The result was:

In Southern Europe and parts of Eastern Europe the trade and current-account deficits rose sharply. They were financed by loans from the Western European countries’ (Becker/Jäger 2013: 170).

Credit-financed consumption in the South and the revenues from exports reaped by Germany or the other core countries were the results of a reciprocal interlocking of interests, a mutually beneficial business transaction. Germany did not force this model on the other countries; rather the capital owners in the peripheral countries profited greatly from this and became agents of the model’s implementation – they became, so to say, compradors of Germany’s global economic interests. The crisis after 2008 revealed with increasing clarity the wide gaps between the centre and the various countries of the periphery, between the two accumulation models. At the same time the position of wage dependents and of the welfare state was weakened at the European level.

Widening inequality

Inequality in EU countries has visibly increased since 2008. And with this the bases of integration have eroded. Uniting EU-Europe by means of currency, without simultaneously creating a social union and environmental union, has proved extremely problematic. Germany’s foreign-trade surpluses within the EU contrast with the indebtedness of many other countries. The rule also holds with the Union that at the end the balance has to be zero, that is, every surplus on one side presupposes a deficit on the other side. The asymmetrical growth has largely brought economic development in the EU’s Southern countries to a standstill. With the introduction of the Euro the belief prevailed that it would afford protection from the impositions of globalisation. In reality it has aggravated the problems; the deindustrialisation processes are irreversible in the foreseeable future. The internal market as such leads in general to the de-industrialisation of the periphery to the benefit of the centre, where above all Germany is located. The high unemployment, especially youth unemployment, in the Southern countries, on the one hand, and the low unemployment in Germany , on the other, are its social and economic expression. In March 2019 the unemployment rate in Greece was 18.5%, in Spain 14.0%, in Italy 10.2%, in France 8.8%, and in the EU as a whole 6.4%. By contrast, in Germany it was only 3.2% (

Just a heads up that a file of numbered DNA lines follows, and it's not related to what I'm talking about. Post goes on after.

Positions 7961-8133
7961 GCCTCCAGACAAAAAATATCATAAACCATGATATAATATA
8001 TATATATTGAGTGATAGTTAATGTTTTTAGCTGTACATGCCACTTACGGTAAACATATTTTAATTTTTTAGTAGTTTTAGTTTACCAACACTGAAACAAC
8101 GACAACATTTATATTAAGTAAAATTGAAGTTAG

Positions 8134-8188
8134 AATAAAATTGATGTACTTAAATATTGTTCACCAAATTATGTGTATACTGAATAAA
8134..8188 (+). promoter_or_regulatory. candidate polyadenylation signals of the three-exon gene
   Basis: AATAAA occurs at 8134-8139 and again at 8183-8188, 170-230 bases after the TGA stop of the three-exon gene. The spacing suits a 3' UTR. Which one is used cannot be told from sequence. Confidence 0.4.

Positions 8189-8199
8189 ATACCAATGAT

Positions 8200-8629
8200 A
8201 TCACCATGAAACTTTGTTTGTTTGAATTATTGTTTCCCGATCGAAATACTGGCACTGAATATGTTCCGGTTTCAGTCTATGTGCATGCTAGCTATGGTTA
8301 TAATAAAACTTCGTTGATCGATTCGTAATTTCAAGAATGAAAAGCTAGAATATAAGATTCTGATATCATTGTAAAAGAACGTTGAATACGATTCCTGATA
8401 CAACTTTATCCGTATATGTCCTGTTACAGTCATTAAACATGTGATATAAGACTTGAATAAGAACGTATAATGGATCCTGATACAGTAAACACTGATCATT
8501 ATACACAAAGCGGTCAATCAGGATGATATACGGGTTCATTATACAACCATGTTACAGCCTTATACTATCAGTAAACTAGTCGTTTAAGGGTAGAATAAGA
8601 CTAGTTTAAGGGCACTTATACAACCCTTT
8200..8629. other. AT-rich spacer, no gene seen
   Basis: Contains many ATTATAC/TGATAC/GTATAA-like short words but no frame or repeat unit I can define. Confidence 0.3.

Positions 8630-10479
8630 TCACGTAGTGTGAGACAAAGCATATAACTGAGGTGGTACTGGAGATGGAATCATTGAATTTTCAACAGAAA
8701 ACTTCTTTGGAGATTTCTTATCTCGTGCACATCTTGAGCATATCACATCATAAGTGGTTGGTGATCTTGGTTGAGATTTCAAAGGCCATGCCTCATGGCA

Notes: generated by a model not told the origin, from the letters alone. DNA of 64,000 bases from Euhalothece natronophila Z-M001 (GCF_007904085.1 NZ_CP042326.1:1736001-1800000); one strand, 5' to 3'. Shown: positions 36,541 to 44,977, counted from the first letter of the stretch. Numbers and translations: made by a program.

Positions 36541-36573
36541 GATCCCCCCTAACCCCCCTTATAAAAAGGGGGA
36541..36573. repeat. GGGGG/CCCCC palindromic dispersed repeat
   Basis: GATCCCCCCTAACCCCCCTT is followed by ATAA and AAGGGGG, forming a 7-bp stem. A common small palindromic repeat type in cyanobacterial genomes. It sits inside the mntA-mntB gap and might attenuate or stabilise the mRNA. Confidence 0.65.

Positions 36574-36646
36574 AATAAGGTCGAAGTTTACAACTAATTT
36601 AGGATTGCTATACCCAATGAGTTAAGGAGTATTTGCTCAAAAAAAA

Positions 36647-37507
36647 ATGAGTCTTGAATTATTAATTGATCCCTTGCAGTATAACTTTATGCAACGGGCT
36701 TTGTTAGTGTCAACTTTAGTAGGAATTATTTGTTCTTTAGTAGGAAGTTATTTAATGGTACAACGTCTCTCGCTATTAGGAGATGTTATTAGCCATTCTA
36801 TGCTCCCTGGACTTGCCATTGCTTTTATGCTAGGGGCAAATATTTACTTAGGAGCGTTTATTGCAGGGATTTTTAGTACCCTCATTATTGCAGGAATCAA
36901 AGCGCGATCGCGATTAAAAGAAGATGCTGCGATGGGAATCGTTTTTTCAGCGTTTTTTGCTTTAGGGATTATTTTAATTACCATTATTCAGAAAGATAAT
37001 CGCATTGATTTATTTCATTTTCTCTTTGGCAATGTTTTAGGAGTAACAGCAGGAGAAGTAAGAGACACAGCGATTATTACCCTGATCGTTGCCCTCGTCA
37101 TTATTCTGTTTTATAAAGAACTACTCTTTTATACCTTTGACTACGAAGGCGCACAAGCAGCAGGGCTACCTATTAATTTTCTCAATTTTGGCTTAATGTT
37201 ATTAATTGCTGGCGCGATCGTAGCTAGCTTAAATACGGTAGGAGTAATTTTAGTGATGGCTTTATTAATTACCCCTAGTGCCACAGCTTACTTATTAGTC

The corona crisis will further exacerbate all these problems – apart from the direct consequences of the pandemic about whose development and future victims no one can say anything certain now.

Already by the beginning of April 2020 Germany’s national (federal and state) aid package responding to corona amounted to 1.8 trillion euros. German government securities now have an interest rate of 0%; they are classified at the highest level – AAA – by US rating agencies. By contrast, Italy’s were just recently rated as ‘junk’. This means that any borrowing under coronavirus conditions here has to be paid for with high interest rates. All EU countries are now trying to put together aid packages – each country for itself. The EU Commission and the heads of state and government are, it is true, announcing their intention to initiate common measures, but ultimately everything is staying within national frameworks. In Italy state debt will rise to 160% of GDP. Therefore Italy, Spain, and France are proposing joint bonds. Germany rejects this, once again supported, as during the Euro Crisis, by the Netherlands and Austria. Their accusation is that this would mean ‘communitisation of debts’. If Germany demanded ‘solidarity’ in the refugee crisis, now solidarity is once again being refused. Thus Eric Gujer, editor-in-chief of the Neue Zürcher Zeitung (3 April 2020) noted, ‘Germany wants to be Europe’s leading power but is behaving like its chief accountant.’
One of the EU’s maladies is called German hegemony.



Joachim Becker and Johannes Jäger, Regulationstheorie und Vergleichende Kapitalismusforschung: Die Europäische Union in der Wirtschaftskrise, in: Ian Bruff et al., Vergleichende Kapitalismusforschung: Stand, Perspektiven, Kritik, Münster: Verlag Westfälisches Dampfboot, 2013.

Georg Fülberth, Geschichte der Bundesrepublik Deutschland, Cologne: PapyRossa, 2012.